• He is a tackle-breaking steamroller in the open field. I’m not prone to comping rookie tight ends to future Hall of Famers, but Kincaid reminds me of Travis Kelce on film. His combination of route running, speed, and RAC ability evokes Kelce’s highlight reels in my head. He’s also a field-stretching weapon that can win vertically on the perimeter and down the seam. Kincaid was fifth in PFF deep receiving grade and 13th in deep Yards per route run among tight ends last year (minimum five deep targets).
  • The biggest area of improvement for Kincaid is in the blocking department. He is religiously turned into a pretzel in pass protection. His after-the-catch nastiness displays the necessary play strength for Kincaid to grow as a blocker. His first punch is decent, but pass rushers have no issues standing him up and blowing him off his mark. Improvements on technique in the NFL can allow him to become a serviceable blocker, at least.

Player Comp: Travis Kelce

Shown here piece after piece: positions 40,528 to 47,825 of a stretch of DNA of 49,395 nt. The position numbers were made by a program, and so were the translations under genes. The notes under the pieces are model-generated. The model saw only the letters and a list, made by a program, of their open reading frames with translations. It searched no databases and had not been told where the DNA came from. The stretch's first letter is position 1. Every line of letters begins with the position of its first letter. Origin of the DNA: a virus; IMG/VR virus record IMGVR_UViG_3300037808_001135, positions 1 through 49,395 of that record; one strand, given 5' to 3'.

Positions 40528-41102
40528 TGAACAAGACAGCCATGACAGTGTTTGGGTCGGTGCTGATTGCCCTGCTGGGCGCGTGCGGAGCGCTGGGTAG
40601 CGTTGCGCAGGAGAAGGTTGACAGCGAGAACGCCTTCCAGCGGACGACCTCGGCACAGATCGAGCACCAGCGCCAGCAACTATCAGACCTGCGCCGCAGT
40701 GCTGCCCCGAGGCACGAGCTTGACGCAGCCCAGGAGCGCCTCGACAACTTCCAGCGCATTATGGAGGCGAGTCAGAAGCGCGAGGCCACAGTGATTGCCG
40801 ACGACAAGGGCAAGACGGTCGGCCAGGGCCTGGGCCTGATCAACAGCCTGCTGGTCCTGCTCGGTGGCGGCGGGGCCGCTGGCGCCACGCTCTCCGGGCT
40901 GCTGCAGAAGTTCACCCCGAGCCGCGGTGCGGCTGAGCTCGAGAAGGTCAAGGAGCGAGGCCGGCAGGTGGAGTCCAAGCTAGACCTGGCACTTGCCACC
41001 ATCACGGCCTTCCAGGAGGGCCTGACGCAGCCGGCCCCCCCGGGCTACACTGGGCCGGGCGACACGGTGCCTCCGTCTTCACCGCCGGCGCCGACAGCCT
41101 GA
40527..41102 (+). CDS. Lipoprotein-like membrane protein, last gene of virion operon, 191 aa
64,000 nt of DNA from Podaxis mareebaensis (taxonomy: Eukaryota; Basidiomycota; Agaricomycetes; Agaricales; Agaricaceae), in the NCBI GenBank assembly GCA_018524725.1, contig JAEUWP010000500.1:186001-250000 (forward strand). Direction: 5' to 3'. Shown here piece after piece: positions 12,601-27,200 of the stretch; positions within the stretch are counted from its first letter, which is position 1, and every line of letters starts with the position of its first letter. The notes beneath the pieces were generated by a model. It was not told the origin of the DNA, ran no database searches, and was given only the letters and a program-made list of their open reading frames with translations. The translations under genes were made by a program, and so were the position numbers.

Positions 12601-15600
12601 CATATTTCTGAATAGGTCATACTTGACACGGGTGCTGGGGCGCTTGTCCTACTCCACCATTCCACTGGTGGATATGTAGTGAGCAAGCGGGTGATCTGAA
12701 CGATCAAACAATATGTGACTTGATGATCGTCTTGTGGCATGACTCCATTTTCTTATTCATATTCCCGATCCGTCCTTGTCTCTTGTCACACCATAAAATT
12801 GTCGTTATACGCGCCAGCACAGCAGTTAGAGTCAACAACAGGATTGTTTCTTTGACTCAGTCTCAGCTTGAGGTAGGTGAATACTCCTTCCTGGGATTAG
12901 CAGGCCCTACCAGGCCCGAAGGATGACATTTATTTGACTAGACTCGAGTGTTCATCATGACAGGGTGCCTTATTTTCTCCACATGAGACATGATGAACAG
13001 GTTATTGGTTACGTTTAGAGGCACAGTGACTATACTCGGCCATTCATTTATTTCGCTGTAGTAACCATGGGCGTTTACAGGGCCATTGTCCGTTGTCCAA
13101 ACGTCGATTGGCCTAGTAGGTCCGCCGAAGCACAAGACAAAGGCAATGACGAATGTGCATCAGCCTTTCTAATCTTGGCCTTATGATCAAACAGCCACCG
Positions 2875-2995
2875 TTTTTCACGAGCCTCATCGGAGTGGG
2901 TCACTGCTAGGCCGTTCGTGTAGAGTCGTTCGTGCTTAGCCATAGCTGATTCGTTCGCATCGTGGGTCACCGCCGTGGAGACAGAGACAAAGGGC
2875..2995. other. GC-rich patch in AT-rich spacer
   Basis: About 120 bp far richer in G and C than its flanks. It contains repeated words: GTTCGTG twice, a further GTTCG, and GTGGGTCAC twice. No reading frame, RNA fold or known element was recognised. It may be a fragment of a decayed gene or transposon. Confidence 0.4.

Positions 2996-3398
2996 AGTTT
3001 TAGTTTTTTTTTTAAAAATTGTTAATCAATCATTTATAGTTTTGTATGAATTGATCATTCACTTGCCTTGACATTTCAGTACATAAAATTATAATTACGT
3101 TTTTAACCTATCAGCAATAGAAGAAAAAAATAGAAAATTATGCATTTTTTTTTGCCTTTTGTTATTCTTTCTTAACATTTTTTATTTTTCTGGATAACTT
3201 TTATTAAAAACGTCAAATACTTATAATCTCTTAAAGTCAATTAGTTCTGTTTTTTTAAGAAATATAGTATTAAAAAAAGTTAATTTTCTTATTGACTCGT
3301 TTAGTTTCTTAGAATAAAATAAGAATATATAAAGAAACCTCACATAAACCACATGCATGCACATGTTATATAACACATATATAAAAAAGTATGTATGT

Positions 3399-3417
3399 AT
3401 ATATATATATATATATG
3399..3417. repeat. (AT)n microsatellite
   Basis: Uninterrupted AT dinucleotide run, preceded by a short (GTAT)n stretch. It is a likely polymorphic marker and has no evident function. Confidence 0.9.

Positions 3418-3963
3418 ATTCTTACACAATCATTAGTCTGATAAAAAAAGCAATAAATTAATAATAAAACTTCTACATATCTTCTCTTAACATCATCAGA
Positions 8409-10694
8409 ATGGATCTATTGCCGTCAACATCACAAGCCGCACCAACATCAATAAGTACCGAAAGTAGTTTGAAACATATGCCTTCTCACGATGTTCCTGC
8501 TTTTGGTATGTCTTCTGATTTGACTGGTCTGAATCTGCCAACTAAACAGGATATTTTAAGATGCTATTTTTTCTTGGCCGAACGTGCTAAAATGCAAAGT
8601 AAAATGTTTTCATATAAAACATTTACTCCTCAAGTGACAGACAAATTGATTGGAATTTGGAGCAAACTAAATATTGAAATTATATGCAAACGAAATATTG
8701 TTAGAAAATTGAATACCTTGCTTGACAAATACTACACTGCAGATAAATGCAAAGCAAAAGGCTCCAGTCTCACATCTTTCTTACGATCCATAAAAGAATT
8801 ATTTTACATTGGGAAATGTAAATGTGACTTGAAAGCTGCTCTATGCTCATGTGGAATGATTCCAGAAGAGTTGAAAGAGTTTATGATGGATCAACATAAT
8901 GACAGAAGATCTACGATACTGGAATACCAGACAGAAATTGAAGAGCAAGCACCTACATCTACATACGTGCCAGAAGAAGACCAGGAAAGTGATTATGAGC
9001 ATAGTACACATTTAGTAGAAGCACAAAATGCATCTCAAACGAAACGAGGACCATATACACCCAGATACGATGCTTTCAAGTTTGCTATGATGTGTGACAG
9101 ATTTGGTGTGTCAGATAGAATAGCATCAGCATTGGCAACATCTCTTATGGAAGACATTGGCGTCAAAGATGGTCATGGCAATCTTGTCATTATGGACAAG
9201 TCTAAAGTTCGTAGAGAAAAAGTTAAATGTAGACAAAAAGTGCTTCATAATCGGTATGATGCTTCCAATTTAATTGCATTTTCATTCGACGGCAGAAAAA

Dynasty Outlook: This sounds hyperbolic, but the Buffalo Bills gave Josh Allen his Travis Kelce. Kincaid has been a man crush of mine since I started diving through his metrics and film. Looking at the Bills’ tight-end depth chart could cause concern for dynasty GMs, with Dawson Knox having sizable guarantees until 2025. Knox and Kincaid can coexist in this offense as they will play different roles. Over the last two years, Knox has played 42-47.2% of his snaps in the slot, which will decrease dramatically with Kincaid in town. Knox was in line for 31.3-37.6% of his snaps during that stretch, which should bump higher. Knox has been a top-shelf run blocker and serviceable pass protector ranking eighth and 35th in PFF run and pass blocking grades last year (minimum 100 blocking snaps per PFF). Knox can be their new 12-personnel tight end, with Kincaid assuming primary passing down responsibilities in the slot. While Knox has been fantasy relevant since 2021, he’s never been a heavy target earner. He’s never sniffed a 14% target share or a target-per-route run rate above 17% as a full-time player. Kincaid should have no issues earning targets early, as the Bills didn’t have a player with more than a 25% target per route run rate that logged at least a 23% route run rate outside of Stefon Diggs. Kincaid should eat as the Bills’ big slot. Last year among all collegiate wide receivers and tight ends with at least 20 slot targets, he was second in PFF receiving grade from the slot. If we pin this down to tight ends, Kincaid ranked third in slot Yards per route run (per PFF). Kincaid should be viewed as a first-round wide receiver because that’s what Buffalo views him as. After the run on wide receivers in the first round of this year’s draft, Buffalo played chess instead of checkers by selecting the “tight end” Kincaid. Kincaid is a first-round rookie draft pick that should come off the board immediately after the top four wide receivers.